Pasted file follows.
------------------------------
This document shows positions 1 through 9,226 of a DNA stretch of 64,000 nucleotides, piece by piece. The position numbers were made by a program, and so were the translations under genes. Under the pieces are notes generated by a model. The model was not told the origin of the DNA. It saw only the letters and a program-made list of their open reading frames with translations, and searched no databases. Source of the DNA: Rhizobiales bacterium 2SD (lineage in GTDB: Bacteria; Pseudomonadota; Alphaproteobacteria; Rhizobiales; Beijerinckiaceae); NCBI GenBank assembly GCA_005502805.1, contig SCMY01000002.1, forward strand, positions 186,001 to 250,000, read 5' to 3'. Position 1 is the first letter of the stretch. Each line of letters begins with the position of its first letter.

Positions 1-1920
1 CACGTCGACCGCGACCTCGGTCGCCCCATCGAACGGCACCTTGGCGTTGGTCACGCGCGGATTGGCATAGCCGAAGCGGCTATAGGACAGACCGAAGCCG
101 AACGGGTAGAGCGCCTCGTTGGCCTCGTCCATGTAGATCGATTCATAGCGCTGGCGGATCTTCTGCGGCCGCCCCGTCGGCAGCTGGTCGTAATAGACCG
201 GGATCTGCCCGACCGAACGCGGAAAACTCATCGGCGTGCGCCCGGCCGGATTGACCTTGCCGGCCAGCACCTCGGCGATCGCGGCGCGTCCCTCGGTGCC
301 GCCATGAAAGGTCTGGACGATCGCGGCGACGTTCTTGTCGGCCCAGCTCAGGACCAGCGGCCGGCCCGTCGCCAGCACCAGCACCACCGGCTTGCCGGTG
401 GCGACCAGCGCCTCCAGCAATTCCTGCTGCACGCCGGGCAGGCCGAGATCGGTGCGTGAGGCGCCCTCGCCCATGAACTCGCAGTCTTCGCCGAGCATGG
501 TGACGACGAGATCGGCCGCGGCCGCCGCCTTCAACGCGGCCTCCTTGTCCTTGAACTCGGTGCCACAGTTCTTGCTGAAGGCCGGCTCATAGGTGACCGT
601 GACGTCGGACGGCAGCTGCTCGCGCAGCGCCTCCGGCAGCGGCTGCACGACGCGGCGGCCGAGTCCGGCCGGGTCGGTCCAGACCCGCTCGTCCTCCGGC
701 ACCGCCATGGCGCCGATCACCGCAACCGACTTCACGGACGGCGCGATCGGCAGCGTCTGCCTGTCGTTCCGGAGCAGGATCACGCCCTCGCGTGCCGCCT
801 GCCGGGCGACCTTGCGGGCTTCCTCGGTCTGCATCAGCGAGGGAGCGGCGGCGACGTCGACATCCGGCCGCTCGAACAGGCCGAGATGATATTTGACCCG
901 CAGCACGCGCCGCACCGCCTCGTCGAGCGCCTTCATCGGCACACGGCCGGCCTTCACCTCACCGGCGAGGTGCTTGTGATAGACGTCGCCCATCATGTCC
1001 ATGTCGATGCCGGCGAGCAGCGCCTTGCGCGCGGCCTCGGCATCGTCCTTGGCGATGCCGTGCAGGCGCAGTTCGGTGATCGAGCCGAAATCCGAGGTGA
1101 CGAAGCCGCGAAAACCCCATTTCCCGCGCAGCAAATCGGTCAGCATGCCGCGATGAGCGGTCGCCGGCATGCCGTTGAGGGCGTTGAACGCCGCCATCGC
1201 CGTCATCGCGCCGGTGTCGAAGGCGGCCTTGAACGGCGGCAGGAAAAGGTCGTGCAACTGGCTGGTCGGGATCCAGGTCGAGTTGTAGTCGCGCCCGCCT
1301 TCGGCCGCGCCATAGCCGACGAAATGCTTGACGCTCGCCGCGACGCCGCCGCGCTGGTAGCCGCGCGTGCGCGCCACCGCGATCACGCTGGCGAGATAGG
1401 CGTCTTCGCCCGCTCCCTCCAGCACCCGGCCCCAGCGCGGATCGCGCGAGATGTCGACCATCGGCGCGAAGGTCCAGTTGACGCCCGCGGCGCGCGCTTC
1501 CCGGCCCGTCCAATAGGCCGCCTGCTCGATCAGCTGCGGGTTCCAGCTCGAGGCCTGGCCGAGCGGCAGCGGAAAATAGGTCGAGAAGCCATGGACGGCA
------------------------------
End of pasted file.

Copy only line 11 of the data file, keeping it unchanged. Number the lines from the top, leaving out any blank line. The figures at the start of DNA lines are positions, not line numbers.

801 GCCGGGCGACCTTGCGGGCTTCCTCGGTCTGCATCAGCGAGGGAGCGGCGGCGACGTCGACATCCGGCCGCTCGAACAGGCCGAGATGATATTTGACCCG